Listening to Zenet may not take you as far as the Seas of China (the title of his album). But almost. He conjures up images of European-style cocktail bars and cigars, blue smoke and the sound of a double base. Irresistible women with men falling at their feet in the name of love. He arrived at our meeting with a jacket slung over one shoulder, his hat tipped to the side and looking as if he might cry any minute. His taxi had just passed through a neighbourhood of Malaga he used to stroll through with his grandfather, bringing vivid memories to mind. He ordered a coffee, a whiskey on ice and breathed deeply.
Q: Some critics have called you the new Frank Sinatra. Would you call yourself a crooner?
A: Let’s start out by stamping out the myth. The son of Pepe Da Rosa looked up a definition of the word crooner in a dictionary on my behalf. It said: “a singer who makes a song his own and reinterprets it. Usually backed by a big band”. And then it says something I don’t agree with: “in a low, soft voice”. I don’t think that’s right. I copied mine from my mother!
A: When we talk about style, we speaking about a particular way of holding oneself; the jacket, the tie, the hat. It’s something that is created over time. I believe that definitions are a sin. I love it when you ask someone what they think of Toni Zenet, and they don’t know what to say. That’s what I like. It seems more interesting to me.
Q: Do you feel closer to bossa, jazz, flamenco, blues…?
A: I love flamenco. I love jazz, Brazilian music and tango. I wouldn’t say I identify with one more than any other. You take all of these influences, mix them up a bit, drink it up, and when you let it all out, it’s just Zenet. I can’t stand the word fusion. It’s dead to me. You have to be careful of the way you use it. I don’t like being pigeonholed. Let every person decide for themselves.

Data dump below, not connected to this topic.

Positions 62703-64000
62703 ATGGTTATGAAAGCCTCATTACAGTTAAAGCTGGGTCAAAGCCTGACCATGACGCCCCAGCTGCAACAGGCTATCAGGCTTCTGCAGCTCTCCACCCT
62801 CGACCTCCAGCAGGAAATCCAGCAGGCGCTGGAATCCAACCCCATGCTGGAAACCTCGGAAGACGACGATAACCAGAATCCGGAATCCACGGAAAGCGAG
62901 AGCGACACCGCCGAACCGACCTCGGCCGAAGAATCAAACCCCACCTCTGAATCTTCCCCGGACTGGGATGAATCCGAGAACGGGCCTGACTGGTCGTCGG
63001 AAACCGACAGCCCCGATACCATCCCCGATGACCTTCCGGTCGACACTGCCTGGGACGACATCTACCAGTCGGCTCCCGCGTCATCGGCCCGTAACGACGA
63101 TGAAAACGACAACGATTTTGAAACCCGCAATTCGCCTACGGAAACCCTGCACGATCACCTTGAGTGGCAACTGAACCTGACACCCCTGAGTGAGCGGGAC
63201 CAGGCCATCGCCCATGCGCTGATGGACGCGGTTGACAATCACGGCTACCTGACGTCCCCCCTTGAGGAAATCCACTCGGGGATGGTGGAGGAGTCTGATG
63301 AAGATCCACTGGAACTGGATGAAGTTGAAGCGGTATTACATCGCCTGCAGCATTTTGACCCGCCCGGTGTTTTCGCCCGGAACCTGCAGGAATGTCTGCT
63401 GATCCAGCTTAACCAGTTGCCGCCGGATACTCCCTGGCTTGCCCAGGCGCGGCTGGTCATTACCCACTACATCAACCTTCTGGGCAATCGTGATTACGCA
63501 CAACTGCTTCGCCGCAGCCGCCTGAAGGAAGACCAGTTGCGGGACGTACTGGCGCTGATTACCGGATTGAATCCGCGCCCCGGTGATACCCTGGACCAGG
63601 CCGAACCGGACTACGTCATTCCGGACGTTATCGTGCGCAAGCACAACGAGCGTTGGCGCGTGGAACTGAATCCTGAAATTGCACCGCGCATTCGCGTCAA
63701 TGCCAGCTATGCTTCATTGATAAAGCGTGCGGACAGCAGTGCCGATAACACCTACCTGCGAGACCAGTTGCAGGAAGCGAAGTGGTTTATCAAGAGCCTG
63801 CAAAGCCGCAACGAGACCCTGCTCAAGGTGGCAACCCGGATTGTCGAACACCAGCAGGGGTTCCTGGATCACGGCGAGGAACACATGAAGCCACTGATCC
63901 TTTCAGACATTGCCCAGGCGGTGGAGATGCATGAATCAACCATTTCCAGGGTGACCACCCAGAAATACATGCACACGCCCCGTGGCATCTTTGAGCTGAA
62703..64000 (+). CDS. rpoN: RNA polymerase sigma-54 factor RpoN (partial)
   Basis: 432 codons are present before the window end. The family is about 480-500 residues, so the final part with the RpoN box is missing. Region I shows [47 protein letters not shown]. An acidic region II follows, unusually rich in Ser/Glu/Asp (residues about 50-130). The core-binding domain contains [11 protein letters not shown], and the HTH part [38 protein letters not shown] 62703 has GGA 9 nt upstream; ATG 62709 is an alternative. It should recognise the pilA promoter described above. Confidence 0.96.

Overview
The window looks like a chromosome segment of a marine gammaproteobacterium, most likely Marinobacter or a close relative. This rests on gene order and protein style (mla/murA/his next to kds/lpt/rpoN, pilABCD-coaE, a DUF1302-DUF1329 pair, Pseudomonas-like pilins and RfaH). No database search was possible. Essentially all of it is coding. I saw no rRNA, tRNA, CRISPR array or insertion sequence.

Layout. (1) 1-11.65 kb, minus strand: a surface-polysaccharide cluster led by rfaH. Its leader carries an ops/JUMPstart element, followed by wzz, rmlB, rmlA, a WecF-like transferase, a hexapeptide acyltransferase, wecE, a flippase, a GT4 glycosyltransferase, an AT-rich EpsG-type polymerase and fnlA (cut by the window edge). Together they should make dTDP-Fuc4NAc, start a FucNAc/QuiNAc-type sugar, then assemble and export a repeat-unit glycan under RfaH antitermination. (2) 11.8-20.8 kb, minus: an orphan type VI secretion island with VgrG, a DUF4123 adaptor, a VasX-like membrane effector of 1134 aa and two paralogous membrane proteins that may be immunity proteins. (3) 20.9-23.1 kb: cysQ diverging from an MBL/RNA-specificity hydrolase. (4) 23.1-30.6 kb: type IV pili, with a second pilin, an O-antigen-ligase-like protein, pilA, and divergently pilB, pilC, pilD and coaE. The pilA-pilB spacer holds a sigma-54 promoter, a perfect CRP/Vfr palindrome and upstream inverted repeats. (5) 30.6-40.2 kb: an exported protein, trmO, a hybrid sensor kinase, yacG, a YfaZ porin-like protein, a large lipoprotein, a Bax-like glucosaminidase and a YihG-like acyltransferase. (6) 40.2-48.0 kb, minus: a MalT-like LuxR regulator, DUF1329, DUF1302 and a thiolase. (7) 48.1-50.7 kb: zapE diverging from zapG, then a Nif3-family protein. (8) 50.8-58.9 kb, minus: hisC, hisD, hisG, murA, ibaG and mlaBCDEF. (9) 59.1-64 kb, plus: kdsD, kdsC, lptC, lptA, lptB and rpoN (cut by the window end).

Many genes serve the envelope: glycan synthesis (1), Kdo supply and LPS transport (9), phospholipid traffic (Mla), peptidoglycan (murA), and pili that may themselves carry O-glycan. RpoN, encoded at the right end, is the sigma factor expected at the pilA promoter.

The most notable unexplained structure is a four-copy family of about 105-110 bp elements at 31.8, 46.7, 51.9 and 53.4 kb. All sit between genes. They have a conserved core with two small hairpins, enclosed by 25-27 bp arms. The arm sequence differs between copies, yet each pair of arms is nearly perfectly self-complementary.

Q: Whose lyrics are you hiding under your hat?
“Se você disser que eu desafino, amor” (he sings). Lyrics from all kinds of people. Brazilians such as Caetano Veloso. Americans like Chet Baker or Billie Holiday. Argentineans. All the greats. But I’ve never tried to imitate them. It’s easy to differentiate a person who is trying to copy them from those who forget about trying and just do it. When you just do it, you create your very own personality.
Q: Should Javier Laguna be jealous of José Alfredo Jiménez, the lyricist of Chavela?
A: José Taboada, Laguna and I usually say “León, Quintero and Quiroga!” the famous trio of composers from Spain. There is no need to envy him. Want to know why? Anyone who hears En los mares de China (In the Seas of China) will realize that the music sounds old style, while the lyrics are up-to-date. Laguna has managed to join together contemporary and classic sounds.
A: Tell me a little more about Soñar contigo.
A: “Déjame esta noche soñar contigo” (he sings). It’s a fantastic tune. I met up with León, Quintero and Quiroga. Laguna took along his lyrics. I read the words “déjame esta noche soñar contigo” and said “oh my god! How are we going to do this?”. José Taboada said “just launch into it and I’ll follow you”. I sang with Taboada following me on guitar. It came out perfect on the first take, proving the saying that “great tunes are not invented, they are discovered”. Some things are in the air. You just have to be humble enough to admit that all you did was catch them.
Q: What came first. Film or music?
A: They came together, although I took a shot at the cinema first. Most of my working experience has been as an actor. Music has been like a woman, following me over time.
Q: Which excites you more?